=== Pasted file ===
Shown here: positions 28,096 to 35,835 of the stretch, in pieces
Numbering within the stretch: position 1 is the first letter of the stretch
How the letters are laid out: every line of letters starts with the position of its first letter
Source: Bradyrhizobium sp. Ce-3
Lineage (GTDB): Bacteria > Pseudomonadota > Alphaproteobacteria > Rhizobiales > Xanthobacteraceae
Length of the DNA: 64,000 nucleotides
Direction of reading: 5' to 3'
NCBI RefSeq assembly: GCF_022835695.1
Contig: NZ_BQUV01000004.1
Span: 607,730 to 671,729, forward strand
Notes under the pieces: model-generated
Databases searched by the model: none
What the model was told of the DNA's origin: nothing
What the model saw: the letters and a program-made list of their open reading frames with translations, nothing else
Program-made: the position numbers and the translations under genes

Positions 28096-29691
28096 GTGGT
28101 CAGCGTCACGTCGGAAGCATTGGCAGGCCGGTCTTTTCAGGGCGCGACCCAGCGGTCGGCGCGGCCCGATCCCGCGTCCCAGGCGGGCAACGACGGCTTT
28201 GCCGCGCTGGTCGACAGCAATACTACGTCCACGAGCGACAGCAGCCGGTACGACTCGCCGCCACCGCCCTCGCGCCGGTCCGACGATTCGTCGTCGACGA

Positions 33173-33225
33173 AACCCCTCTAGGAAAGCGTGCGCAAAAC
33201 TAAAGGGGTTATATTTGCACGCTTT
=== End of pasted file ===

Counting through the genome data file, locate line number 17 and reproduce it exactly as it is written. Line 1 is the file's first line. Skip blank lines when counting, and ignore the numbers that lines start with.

28096 GTGGT